It is also possible to monitor the system using a graphic interface.

Notes on nanorc port offsets, including automatically-started ConnectivityService instances

From Pierre on 05-Apr-2023:

Steps to enable and view TRACE debug messages

Here are suggested steps for enabling and viewing debug messages in the TRACE memory buffer:

  • set up your software area, if needed (e.g. cd <work_dir>; source ./dbt-env.sh ; dbt-workarea-env)
  • export TRACE_FILE=$DBT_AREA_ROOT/log/${USER}_dunedaq.trace
    • this tells TRACE which file on disk to use for its memory buffer, and in this way, enables TRACE in your shell environment and in subsequent runs of the system with nanorc.
  • run the application using the nanorc commands described above
    • this populates the list of already-enabled TRACE levels so that you can view them in the next step
  • run tlvls
    • this command outputs a list of all the TRACE names that are currently known, and which levels are enabled for each name
    • TRACE names allow us to group related messages, and these names typically correspond to the name of the C++ source file
    • the bitmasks that are relevant for the TRACE memory buffer are the ones in the "maskM" column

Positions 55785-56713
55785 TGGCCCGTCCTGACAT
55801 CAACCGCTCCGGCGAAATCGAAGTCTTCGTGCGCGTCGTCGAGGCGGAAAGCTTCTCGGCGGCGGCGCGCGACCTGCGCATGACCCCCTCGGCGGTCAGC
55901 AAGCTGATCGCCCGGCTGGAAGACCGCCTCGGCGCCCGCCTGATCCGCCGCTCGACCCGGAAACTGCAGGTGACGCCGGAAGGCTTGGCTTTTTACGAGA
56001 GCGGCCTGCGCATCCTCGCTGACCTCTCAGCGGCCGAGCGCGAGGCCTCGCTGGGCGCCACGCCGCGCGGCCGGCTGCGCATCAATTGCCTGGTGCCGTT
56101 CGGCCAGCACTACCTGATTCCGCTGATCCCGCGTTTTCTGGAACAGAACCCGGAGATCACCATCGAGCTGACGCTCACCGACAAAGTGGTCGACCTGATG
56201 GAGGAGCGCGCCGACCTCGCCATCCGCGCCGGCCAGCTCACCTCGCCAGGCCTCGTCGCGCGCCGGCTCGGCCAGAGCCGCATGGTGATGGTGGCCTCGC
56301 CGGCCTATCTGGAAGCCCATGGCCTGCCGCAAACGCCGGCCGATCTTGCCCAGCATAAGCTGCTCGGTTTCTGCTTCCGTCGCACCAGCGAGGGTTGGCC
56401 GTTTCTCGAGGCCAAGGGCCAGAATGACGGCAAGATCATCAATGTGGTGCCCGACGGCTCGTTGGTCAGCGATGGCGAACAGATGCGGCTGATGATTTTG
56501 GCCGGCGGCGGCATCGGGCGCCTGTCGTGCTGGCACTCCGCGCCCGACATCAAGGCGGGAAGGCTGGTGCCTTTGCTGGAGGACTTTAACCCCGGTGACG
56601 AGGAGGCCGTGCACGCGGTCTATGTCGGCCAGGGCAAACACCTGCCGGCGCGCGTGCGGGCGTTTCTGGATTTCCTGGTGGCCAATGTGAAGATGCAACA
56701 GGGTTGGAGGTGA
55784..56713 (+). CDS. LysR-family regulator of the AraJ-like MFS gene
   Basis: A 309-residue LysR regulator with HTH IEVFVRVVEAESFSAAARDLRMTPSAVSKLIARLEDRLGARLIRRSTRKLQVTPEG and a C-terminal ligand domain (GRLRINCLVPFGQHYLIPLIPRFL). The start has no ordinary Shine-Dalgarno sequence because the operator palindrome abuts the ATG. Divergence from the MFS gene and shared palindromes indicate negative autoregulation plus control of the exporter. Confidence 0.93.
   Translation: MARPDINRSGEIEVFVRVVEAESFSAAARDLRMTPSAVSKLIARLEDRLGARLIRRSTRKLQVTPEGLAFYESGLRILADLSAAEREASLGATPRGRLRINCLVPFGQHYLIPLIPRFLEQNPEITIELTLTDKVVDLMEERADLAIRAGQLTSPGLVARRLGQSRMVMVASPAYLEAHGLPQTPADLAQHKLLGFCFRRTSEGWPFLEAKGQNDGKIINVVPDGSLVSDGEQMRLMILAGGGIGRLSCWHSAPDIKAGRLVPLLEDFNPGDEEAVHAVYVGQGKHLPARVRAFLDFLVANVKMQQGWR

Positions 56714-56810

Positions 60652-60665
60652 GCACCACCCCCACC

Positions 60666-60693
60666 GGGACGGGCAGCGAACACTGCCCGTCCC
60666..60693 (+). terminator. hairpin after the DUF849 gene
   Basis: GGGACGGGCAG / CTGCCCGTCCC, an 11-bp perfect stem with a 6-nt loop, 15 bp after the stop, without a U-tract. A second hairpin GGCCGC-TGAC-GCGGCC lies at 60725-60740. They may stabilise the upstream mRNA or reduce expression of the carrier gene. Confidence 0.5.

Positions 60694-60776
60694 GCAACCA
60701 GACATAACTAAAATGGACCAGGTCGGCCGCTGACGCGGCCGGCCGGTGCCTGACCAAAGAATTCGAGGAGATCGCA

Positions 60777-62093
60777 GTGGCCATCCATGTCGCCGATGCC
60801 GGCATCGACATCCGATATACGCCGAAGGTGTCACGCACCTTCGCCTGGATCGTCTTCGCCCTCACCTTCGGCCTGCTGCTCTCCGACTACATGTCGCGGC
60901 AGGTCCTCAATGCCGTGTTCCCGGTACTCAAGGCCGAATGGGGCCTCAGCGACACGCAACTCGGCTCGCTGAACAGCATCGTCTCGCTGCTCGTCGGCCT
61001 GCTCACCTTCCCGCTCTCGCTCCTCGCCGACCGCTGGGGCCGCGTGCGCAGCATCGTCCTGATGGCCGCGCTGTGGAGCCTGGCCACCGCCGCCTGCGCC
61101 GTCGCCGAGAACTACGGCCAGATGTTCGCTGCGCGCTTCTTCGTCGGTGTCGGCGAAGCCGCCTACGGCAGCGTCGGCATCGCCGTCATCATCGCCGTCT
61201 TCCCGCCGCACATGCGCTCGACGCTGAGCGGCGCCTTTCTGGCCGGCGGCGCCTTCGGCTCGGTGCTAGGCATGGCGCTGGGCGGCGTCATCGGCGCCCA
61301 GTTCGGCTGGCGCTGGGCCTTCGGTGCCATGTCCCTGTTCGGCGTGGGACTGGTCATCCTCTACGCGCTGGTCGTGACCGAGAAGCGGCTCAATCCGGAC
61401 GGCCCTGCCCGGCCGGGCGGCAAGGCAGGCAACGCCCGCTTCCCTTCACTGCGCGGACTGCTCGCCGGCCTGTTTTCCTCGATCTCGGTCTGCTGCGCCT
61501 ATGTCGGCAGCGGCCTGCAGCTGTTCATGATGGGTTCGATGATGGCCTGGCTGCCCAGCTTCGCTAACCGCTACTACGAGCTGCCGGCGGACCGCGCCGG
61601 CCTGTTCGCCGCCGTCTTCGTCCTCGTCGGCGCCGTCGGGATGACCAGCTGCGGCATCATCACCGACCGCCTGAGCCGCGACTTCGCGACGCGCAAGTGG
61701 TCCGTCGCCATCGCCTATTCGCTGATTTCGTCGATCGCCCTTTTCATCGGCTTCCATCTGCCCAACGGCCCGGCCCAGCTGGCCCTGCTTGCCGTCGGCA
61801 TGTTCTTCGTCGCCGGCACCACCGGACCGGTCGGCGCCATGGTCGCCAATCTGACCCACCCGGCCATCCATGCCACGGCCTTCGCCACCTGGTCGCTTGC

• enable levels with tonM -n <TRACE NAME> <level>
    • for example, tonM -n DataWriter DEBUG+5 (where "5" is the level that you see in the TLOG_DEBUG statement in the C++ code)
  • re-run tlvls to confirm that the expected level is now set
  • re-run the application
  • view the TRACE messages using tshow | tdelta -ct 1 | more
    • note that the messages are displayed in reverse time order

A couple of additional notes:

  • For debug statements in our code that look like TLOG_DEBUG(5) << "test, test";, we would enable the output of those messages using a shell command like tonM -n <TRACE_NAME> DEBUG+5. A couple of notes on this...
    • when we look at the output of the bitmasks with the tlvls command, bit #5 is going to be offset by the number of bits that TRACE and ERS reserve for ERROR, WARNING, INFO, etc. messages. At the moment, the offset appears to be 8, so the setting of bit "DEBUG+5" corresponds to setting bit #13.
    • when we view the messages with tshow, one of the columns in its output shows the level associated with the message (the column heading is abbreviated as "lvl"). Debug messages are prefaced with the letter "D", and they include the number that was specified in the C++ code. So, for our example of level 5, we would see "D05" in the tshow output for the "test, test" messages.
  • There are many other TRACE 'commands' that allow you to enable and disable messages. For example,
    • tonMg <level> enables the specified level for all TRACE names (the "g" means global in this context)
    • toffM -n <TRACE NAME> <level> disables the specified level for the specified TRACE name
    • toffMg <level> disables the specified level for all TRACE names
    • tlvlM -n <TRACE name> <mask> explicitly sets (and un-sets) the levels specified in the bitmask